To keep hunger at bay between meals, you might need a healthy snack to keep you satisfied. With some heart-healthy fat, protein and fiber, corn nuts do meet some of the criteria for a healthy choice. However, corn nuts are high in calories, which might put you over your limit if you are watching your weight.
Corn nuts are relatively high in fat, with 8 g of fat per 48 g, fulfilling 12 percent of the daily value. Of this fat, only 1 g is saturated and the rest is the healthy, unsaturated fat. Unsaturated fats may lower levels of "bad" LDL cholesterol, according to the American Heart Association. However, given that corn nuts are high in fat, they are also rich in calories, with 210 per 48 g.
Having a snack rich in protein delays the emptying of food from the stomach and keeps you feeling satisfied after eating. Corn nuts contain some protein, with 4 g of protein per 48 g or 1/4 cup of corn nuts. This is not as high as some other snacks, such as peanuts, which contain more than 7 g in just 28 g of nuts. If you're watching your weight, go for high-protein snacks such as low-fat yogurt.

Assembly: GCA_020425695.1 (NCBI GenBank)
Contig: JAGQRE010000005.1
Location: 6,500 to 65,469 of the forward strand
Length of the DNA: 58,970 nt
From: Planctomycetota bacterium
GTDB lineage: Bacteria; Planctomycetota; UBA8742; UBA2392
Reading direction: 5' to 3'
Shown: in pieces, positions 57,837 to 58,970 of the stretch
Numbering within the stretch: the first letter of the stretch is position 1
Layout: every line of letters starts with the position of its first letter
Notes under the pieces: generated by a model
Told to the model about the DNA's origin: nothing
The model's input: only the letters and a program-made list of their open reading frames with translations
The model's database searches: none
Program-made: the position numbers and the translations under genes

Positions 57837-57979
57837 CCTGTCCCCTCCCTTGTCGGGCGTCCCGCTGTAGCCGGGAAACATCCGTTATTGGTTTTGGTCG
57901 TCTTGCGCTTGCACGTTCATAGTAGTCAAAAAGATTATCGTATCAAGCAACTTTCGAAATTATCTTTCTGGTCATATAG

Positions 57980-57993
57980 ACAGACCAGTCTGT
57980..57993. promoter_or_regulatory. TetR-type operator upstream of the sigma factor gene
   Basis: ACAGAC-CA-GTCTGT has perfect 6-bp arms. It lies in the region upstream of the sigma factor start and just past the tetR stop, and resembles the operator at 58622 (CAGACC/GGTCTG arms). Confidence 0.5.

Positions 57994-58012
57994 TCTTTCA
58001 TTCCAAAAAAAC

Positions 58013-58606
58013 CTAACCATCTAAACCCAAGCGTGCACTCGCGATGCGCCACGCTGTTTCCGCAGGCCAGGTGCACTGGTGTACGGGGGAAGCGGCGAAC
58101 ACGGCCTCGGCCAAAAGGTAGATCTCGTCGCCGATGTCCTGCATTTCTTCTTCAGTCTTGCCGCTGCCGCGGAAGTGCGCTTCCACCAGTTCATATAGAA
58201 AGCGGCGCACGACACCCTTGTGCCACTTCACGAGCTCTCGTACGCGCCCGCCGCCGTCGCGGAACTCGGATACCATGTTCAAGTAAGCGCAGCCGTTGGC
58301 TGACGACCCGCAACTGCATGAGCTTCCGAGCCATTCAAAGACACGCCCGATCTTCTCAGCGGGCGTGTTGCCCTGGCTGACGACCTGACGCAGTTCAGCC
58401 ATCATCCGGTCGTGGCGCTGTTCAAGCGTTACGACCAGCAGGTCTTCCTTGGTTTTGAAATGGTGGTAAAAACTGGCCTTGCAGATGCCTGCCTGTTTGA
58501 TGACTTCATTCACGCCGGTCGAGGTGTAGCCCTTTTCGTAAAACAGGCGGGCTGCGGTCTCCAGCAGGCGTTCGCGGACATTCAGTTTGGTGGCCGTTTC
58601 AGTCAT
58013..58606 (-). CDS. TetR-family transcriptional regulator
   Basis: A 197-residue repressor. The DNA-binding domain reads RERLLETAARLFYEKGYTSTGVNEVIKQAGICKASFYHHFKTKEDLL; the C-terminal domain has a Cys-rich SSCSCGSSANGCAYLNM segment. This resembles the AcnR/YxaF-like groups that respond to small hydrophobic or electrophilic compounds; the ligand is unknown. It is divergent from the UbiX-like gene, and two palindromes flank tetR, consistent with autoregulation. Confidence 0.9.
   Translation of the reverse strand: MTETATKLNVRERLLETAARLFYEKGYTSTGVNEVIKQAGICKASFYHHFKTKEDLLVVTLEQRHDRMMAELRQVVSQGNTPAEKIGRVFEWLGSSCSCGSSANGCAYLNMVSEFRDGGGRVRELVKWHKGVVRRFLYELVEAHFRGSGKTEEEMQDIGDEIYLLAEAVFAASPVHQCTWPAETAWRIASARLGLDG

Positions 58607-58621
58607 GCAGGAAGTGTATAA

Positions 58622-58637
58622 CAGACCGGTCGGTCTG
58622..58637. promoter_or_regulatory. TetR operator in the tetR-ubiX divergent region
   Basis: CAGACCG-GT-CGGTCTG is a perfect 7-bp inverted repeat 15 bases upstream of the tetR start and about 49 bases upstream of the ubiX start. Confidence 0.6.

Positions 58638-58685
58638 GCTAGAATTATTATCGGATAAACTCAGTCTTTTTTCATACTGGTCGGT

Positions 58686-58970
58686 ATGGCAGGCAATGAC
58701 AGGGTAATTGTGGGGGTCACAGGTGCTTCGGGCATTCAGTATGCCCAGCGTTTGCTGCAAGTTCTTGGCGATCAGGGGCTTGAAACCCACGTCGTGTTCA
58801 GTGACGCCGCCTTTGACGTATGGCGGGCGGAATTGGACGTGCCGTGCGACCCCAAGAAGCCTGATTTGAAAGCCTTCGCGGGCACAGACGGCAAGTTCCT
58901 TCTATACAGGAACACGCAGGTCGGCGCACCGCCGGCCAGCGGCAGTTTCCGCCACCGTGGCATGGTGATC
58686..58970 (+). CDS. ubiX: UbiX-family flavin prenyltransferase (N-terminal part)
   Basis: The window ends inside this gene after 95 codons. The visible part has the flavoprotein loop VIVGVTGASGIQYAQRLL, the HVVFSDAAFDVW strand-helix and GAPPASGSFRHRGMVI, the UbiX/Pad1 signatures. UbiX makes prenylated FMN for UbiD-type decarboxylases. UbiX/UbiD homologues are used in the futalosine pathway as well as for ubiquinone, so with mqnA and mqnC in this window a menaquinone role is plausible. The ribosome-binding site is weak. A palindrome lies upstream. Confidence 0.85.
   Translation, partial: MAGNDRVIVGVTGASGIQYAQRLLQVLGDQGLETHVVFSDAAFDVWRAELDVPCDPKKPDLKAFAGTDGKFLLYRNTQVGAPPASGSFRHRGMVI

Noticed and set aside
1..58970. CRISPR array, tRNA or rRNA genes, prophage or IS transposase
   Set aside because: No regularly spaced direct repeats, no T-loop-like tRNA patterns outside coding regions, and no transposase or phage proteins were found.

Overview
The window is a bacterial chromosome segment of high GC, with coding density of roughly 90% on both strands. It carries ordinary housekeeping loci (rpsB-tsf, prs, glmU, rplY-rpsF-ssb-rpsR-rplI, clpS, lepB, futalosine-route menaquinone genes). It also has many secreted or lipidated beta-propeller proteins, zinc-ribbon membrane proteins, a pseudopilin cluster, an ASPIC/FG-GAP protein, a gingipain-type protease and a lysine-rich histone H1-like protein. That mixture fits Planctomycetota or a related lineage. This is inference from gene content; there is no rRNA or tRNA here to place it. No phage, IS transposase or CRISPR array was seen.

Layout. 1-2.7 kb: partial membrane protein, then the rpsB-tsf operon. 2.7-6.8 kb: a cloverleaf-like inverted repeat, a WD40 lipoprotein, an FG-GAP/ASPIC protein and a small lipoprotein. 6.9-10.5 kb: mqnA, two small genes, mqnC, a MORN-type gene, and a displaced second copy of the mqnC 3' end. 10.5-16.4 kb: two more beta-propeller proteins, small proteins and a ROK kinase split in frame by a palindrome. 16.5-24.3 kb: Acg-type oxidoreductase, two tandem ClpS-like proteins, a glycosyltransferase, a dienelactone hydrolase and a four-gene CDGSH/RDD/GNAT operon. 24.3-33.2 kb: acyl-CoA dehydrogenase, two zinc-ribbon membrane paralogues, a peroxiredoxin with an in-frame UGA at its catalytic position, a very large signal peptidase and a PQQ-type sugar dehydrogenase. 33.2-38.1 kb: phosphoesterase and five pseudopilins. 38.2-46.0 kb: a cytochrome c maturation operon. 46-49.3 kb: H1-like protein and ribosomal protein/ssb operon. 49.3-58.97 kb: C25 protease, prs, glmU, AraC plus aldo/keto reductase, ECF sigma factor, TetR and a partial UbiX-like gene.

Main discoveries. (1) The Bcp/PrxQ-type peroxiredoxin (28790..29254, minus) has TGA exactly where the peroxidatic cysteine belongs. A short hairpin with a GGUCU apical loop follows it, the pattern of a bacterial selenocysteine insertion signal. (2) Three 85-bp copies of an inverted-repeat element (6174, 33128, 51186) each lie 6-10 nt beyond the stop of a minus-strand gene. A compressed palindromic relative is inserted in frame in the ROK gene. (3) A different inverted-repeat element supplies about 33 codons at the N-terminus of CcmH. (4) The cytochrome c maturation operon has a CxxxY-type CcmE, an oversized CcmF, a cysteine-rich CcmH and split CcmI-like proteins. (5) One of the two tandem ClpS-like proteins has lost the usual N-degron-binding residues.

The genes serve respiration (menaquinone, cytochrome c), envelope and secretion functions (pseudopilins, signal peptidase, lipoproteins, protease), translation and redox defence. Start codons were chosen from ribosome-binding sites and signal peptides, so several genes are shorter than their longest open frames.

Corn nuts are a good source of carbohydrates with 34 g per 48 g. Corn nuts provide 4 g of fiber in a 48 g serving, fulfilling 16 percent of the daily value based on a 2,000-calorie diet. Like protein, fiber holds food in the stomach for a long period, keeping you satisfied between meals. Fiber is also essential for digestion, and helps to speed food along through the intestines.
Vitamins and Minerals
Vitamins and minerals are not abundant in corn nuts. A 48 g serving does provide 4 percent of the daily value for iron, which is needed for oxygen transport. Apart from iron, a 48 g serving of corn nuts have 310 mg of sodium, fulfilling 13 percent of the daily value based on a 2,000-calorie diet. Sodium in excess is associated with high blood pressure and an increased risk of heart disease, so minimize it in your diet.
- LIVESTRONG.COM MyPlate: Kraft Corn Nuts - Original
- American Heart Association; Know Your Fats; January 2011
- Colorado State University Extension: Dietary Fiber
- MedlinePlus: Sodium in Diet
- Centers for Disease Control and Prevention; Protein; February 2011
- National Institutes of Health Dietary Supplements Fact Sheet: Iron